The marketplace gives consumers access to more than 300 products created using a 3-D printer.
The social revolution.
Fab.com is one of the more spectacular stories to emerge in e-commerce over the last two years, and social media has been at the heart of its sales strategy from day one. The members-only flash-sale retailer launched in June 2011, following a pre-launch ad campaign it ran on Facebook to recruit its first 200,000 members. Five months later it had 1 million members, had raised $40 million from investors and closed the calendar year with nearly $20 million in sales, enough to make it one of the 500 leading online retailers in North America according to annual sales. It ranks No. 449 in Internet Retailer's 2012 Top 500 Guide.
In 2012 it expanded internationally to sell to consumers in 20 countries, raised $105 million in additional funding and anticipated closing 2012 with about $150 million in sales. It now claims 10 million members, half of which Fab.com says became members as a result of Fab.com's efforts to promote itself through social media. And its existing members did most of that recruitment work on the e-retailer's behalf.
That's how I became a Fab.com customer. A friend I'm linked to on Facebook let Fab.com post news of his purchase of an art poster on his Facebook page. I then saw that action in my news feed. Intrigued by the poster, I clicked the link in the post and joined Fab so I could browse the site. I didn't buy right away, but becoming a member added me to the e-retailer's daily e-mail list. A few weeks later I spent $60 with Fab. And I shared news of that purchase on my own Facebook page.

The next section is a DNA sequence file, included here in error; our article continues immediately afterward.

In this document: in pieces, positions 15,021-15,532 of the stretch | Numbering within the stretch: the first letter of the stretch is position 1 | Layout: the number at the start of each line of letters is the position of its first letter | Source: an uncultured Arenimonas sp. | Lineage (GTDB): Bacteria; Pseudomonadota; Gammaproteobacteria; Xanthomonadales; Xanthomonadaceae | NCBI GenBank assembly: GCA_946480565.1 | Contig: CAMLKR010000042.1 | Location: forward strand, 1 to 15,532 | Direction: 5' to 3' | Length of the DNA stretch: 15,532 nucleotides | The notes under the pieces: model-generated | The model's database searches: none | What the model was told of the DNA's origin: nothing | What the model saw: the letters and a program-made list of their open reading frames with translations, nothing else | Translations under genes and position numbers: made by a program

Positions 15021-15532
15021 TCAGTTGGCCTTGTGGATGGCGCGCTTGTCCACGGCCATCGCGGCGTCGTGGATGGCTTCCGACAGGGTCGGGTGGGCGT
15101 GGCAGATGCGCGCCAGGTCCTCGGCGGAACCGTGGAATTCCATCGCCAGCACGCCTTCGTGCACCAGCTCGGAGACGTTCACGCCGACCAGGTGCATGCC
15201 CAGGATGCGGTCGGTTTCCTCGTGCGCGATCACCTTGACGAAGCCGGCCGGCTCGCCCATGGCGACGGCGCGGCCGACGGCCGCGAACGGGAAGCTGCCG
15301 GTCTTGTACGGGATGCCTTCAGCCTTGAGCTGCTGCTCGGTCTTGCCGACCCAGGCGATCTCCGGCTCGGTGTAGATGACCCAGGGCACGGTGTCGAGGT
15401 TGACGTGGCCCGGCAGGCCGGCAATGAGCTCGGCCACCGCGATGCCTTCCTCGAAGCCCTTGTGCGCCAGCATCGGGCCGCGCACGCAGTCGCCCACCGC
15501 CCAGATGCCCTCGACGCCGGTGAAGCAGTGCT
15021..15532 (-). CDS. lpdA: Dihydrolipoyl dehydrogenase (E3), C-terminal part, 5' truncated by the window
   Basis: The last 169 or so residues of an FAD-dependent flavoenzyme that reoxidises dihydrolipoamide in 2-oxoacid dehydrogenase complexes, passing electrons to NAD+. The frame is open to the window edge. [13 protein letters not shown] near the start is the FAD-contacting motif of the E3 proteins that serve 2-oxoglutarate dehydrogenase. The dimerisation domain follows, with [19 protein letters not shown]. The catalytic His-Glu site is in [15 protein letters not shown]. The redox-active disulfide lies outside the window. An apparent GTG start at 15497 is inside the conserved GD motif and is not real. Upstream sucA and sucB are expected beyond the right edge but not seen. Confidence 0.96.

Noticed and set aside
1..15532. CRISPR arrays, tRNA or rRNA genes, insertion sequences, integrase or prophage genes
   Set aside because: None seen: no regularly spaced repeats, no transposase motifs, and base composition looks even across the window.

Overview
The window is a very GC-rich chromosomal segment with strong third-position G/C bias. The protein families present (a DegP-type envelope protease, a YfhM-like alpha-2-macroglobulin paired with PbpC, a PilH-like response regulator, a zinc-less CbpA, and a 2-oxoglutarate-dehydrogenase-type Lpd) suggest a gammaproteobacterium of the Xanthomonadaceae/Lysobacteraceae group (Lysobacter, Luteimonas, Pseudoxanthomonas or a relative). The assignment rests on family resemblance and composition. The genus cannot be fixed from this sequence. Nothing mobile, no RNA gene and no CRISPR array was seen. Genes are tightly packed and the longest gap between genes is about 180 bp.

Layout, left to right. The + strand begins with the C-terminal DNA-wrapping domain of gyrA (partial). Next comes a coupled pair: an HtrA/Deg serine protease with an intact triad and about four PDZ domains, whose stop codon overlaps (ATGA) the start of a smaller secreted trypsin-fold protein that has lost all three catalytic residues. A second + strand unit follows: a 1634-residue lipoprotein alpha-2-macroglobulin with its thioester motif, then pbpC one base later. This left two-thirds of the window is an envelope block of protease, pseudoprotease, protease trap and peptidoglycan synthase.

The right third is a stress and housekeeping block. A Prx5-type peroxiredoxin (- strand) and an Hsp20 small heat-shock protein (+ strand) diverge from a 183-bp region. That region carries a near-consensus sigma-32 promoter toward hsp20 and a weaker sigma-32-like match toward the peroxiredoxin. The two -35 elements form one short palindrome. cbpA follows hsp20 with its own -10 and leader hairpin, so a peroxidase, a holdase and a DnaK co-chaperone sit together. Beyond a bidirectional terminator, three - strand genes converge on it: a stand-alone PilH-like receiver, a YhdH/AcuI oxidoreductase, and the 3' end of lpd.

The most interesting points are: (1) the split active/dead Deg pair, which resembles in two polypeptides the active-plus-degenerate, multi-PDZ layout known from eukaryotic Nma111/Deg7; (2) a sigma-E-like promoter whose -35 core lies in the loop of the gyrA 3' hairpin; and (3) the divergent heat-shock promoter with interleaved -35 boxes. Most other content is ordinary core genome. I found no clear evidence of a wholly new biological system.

Fab.com gets 25% of its site traffic referred to it by social networks—that's stunning, but it's not the whole story. A formula devised by Internet Retailer's research staff lets us calculate how traffic from social sites translates into e-retail sales, which we're calling social commerce sales. The Internet Retailer Social Media 300, a new research guide available this month digitally and in print, ranks the top 300 North American e-retailers by the amount of traffic they get from social networks, and the formula translates what that traffic means in sales for each merchant.
The formula estimates Fab.com's social commerce sales for 2012 at $50 million, a third of its expected total sales. And that estimate inevitably understates the impact of social media. Because of tracking limitations, the social commerce sales formula counts only sales completed during the visit that happens following the click from a social network. That means my own $60 purchase isn't included in that total even though my social media exposure to the e-retailer clearly influenced my purchase.
Few e-retailers have been able to harness the power of social media as well as Fab.com, and social commerce traffic and sales levels are substantially lower for most of the 300 e-retailers in the guide. But Fab.com demonstrates the enormous reach and potential of social commerce. You can read more about the creative ways e-retailers, especially web-only merchants like Fab.com, Build.com and PetFlow.com, incorporate social media into their marketing techniques in this month's cover story (page 26) co-authored by Internet Retailer research analyst Stefany Moore and managing editor Zak Stambor.
Elsewhere in this issue you'll find stories covering other challenges facing e-retailers heading into the New Year. Check out our stories on web site design (page 36) and read what is on the 2013 to-do list of top e-retail executives (page 32).
Best wishes for a successful 2013.
Allison Enright, Editor